Deserts


Today at dVerse Poet’s Pub, Meeting the Bar, I’m happy to introduce Pamela Sayers, who makes her home in Puebla, Mexico. I’ve always been impressed with Pamela’s ability to capture a sense of place in her poetry. Today she shares with us a bit about her own process of bringing us into the heart of Mexico, and invites us to join her by sharing something of our own, about the place we call home.

Photo: David SlottoChaparral CC

Photo: David Slotto
Chaparral CC

While I make my home in the high desert of Reno, Nevada–a short 40 minute drive to Lake Tahoe, when those cold winter winds and snows start getting to our old bones, my husband and I pack up the dogs and head south with the birds to Palm Desert, California. The desert is in my blood from my childhood, when we would head east from the LA area each April to soak in the sun and get our first sunburns of the year (big mistake).This poem is more of a reflection on what the desert means to me, than a travelogue. If you have a sense of deja-vu, I have posted it before!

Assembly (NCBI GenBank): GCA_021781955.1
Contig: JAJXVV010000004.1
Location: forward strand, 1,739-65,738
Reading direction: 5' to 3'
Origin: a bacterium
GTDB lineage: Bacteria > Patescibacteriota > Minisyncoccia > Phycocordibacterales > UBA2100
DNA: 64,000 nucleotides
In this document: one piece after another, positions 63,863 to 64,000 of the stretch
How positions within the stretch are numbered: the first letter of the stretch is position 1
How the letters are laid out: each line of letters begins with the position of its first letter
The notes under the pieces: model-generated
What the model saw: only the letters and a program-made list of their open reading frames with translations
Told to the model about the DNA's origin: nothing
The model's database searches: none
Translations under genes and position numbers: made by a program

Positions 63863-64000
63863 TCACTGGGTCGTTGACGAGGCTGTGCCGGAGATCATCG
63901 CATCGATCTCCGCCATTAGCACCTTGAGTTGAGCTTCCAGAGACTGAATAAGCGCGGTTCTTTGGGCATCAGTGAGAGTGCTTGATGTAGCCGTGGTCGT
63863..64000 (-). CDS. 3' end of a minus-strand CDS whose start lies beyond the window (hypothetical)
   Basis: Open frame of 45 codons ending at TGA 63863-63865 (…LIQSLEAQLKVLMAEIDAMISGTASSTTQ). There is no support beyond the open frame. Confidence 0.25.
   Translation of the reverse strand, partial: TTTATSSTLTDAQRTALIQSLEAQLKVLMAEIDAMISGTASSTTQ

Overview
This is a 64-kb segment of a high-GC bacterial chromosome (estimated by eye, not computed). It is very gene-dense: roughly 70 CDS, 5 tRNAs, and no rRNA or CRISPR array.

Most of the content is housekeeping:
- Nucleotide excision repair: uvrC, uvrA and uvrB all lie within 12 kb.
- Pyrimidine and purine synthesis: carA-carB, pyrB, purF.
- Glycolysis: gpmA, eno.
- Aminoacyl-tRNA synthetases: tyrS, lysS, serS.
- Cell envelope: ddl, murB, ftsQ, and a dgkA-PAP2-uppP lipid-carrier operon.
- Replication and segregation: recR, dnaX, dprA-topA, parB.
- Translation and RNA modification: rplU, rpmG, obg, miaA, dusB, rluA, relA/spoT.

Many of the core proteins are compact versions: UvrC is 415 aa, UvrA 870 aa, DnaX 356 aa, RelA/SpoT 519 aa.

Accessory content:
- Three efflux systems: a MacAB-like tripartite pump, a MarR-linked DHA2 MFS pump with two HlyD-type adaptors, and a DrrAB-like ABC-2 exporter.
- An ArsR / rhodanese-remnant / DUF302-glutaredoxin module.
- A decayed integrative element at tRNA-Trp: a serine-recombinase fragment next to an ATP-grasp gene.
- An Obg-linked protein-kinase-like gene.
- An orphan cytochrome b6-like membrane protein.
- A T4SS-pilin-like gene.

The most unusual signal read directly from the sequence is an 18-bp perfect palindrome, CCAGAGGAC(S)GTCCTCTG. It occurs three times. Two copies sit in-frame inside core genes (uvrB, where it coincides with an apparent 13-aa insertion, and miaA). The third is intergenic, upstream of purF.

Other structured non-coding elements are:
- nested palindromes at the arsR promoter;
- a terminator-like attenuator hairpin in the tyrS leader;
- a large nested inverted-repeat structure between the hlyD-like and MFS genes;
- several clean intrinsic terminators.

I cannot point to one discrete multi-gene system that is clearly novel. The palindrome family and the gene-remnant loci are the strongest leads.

I look forward to reading as many of your poems as I can and Pamela will support me since my husband and I are currently in the midst of a small renovation project.

Photo Credit: All Posters

Photo Credit: Tim Laman

i
Sometimes something
we judge to be barren
throbs with life.

ii
Wind scatters sand
like gossips spread destruction.

iii
If you go to the desert,
you will see the stars.
Perhaps one of them
holds your life purpose.
Then you are no longer
afraid of the viper’s kiss.

iv
The power of thirst
consumes all other desires.

v
Shifting sands
are like people
who vacillate—
you don’t know
where you stand.

vi
The desert is a canvas—
open to splashes
of vibrant color.

vii
The desert is
a state of mind.
Are you alone?
Or lonely?